Using acute models of renal failure, particularly the 5/6ths nephrectomy, it is very very hard to demonstrate arterial calcification within the the lifetime of the animal unless you include a genetic modification, typically apoE-/- or LDLR-/- knockouts. So, if you wish to get calcification of arteries, choose an apoE-/- mouse as it speeds up the process. Adding a high content of phosphorus to the diet is also normal as this accelerates the kidney failure and is a known trigger for the conversion of a smooth muscle cell in to an osteoblast.

The phosphorus in the diet has to be bioavailable. That provided by grains is mostly there as phytic acid and, although rodents do have a phytase (humans don't), the amount of phosphate absorbed from grain based diets is much lower than from casein based diets.

In the face of early renal damage it seems like 0.7% phosphate in a casein diet (0.7g/100g) progresses the renal failure where as 0.2% keeps renal damaged animals similar to controls for many weeks. The control groups being given non bioavailable phosphate from grains.

So the next question you have to ask is whether rats or mice on lab chow have renal damage. Well, I blogged about that here.

Enough to say that nephrocalcinosis was absolutely routine until the NTP-2000 diet was introduced. This improved diet still does this:

"The NTP-2000 diet prevented nephrocalcinosis and decreased the severity of nephropathy and cardiomyopathy, the common lesions of F344 rats in 13-week studies"

Note the time scale for nephropathy. Less than 13 weeks. And this is a grain based diet with its phosphate mostly inaccessible to the rat/mouse. Whether you could get changes in the week between weaning and starting on a specialist diet is an interesting point.

But a casein based diet will allow phosphate uptake far better than a grain based diet. Two question then come to mind. Normal rat/mouse chow usually runs at just under 20% of calories from casein. Does increasing this to 45% increase the phosphate uptake? I don't know.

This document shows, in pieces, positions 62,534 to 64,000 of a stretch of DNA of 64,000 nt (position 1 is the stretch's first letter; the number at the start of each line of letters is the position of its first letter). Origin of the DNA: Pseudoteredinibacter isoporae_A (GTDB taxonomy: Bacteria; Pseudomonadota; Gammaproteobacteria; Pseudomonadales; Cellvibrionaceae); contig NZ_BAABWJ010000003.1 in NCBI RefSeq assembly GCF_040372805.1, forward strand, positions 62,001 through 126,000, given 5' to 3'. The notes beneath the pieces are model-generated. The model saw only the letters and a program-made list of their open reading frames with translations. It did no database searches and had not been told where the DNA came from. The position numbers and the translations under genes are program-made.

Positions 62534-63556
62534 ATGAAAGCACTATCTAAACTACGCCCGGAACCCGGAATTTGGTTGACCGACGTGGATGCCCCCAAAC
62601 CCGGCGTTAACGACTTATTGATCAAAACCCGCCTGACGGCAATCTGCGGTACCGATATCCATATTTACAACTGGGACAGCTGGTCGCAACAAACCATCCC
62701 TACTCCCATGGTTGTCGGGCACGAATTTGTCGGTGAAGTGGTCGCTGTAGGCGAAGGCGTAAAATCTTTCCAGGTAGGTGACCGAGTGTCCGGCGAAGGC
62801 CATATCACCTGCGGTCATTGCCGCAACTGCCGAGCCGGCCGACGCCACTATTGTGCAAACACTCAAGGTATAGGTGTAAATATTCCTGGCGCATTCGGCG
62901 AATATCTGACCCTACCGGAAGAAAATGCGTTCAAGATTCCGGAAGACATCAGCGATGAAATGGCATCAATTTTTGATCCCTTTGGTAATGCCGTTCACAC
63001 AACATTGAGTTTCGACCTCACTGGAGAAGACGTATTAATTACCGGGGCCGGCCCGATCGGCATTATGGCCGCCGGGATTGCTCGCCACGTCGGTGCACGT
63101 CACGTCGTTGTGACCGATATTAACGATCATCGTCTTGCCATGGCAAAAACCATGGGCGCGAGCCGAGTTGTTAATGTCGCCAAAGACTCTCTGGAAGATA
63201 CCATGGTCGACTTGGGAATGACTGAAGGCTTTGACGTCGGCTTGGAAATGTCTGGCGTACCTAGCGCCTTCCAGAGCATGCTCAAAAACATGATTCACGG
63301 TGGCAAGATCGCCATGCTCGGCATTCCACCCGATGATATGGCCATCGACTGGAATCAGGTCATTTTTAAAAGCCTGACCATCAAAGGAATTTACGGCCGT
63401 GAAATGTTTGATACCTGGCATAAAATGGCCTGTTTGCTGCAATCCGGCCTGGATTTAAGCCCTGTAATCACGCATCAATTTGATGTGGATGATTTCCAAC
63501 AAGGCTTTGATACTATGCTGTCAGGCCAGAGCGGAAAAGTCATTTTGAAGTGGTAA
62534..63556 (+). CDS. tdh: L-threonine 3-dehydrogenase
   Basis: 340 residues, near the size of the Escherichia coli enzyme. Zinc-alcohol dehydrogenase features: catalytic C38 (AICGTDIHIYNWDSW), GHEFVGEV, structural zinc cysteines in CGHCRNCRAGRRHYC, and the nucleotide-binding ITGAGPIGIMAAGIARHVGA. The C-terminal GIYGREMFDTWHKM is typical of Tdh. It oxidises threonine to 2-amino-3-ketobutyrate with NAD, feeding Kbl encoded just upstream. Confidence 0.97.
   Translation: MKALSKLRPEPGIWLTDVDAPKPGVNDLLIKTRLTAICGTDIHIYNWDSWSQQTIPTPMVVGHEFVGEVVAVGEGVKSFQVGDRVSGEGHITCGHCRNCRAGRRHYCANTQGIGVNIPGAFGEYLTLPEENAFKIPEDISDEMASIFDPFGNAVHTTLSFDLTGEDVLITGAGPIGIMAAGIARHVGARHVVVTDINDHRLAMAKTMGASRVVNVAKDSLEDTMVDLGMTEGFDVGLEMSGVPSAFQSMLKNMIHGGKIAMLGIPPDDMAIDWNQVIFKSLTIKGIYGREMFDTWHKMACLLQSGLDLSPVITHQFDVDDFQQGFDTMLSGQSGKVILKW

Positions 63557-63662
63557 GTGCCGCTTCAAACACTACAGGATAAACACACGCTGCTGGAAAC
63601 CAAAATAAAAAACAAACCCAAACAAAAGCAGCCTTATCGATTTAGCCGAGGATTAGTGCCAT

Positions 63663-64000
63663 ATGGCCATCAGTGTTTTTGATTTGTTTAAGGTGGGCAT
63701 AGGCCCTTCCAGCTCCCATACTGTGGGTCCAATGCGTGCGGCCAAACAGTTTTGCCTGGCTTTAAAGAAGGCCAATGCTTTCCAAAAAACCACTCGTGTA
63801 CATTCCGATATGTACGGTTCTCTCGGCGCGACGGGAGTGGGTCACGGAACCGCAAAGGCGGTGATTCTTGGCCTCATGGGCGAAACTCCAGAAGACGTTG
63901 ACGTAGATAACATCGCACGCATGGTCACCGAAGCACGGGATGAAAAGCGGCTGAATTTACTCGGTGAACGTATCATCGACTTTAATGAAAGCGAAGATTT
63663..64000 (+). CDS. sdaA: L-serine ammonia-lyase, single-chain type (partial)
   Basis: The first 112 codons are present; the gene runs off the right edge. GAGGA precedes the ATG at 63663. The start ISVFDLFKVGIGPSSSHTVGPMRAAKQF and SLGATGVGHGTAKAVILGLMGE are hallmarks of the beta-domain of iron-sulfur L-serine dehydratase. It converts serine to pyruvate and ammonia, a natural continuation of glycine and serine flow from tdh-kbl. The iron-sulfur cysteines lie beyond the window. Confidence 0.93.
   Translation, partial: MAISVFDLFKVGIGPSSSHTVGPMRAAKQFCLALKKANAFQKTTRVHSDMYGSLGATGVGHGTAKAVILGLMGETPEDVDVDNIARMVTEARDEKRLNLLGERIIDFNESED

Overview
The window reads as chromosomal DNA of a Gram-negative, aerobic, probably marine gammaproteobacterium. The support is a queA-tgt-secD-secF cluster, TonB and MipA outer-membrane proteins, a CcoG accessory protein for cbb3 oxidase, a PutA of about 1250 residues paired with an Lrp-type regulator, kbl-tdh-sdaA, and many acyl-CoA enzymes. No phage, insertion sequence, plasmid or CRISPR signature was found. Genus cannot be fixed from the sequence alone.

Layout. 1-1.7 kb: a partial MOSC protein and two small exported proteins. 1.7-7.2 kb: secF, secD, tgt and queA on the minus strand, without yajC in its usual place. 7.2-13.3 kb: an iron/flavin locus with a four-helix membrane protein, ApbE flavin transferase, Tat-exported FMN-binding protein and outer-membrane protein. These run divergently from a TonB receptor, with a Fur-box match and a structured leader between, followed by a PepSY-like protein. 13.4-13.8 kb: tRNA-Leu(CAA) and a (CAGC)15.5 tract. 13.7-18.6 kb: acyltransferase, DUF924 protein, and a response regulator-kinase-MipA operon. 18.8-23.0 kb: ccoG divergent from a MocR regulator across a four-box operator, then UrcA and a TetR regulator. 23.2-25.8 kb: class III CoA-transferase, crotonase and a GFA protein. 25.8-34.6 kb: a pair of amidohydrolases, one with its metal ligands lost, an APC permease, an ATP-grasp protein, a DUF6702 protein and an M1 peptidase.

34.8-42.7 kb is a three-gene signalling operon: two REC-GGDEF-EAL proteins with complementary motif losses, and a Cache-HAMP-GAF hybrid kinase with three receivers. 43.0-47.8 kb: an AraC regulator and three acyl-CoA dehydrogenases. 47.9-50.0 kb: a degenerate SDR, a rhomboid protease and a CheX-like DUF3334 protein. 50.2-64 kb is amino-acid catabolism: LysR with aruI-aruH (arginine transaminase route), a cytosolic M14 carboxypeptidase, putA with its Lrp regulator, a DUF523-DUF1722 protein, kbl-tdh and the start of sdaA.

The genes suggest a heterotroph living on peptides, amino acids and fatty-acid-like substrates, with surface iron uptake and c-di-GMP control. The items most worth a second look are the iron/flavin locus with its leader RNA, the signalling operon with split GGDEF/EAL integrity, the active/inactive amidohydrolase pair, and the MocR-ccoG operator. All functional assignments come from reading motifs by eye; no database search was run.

And perhaps you would still need to add supplementary phosphorus? Again I don't know.

So let us summarise: Casein based diets markedly facilitate the toxic action of phosphate on mildly damaged kidneys. Renal failure causes arterial calcification. Arterial calcification will occur in apoE knockout mice with renal failure under circumstances where it is impossible to get it with normal lipid metabolism. With enough tweaks it is possible to get arteriosclerosis in mice by careful manipulation of the model.

Epithelial progenitor cells are produced in the bone marrow under the influence of erythropoietin. Erythropoietin is produced by normal kidneys but only in reduced amounts by nephrotic kidneys. Vascular damage and regeneration appear to be heavily influenced by these cells.

If you wanted to make a diet for a mouse which triggered both arterial calcification and depressed EPC numbers a reasonable stratagem might be to feed a casein based high phosphate diet. To really make things happen choose an apoE knockout mouse. A normal mouse might not oblige.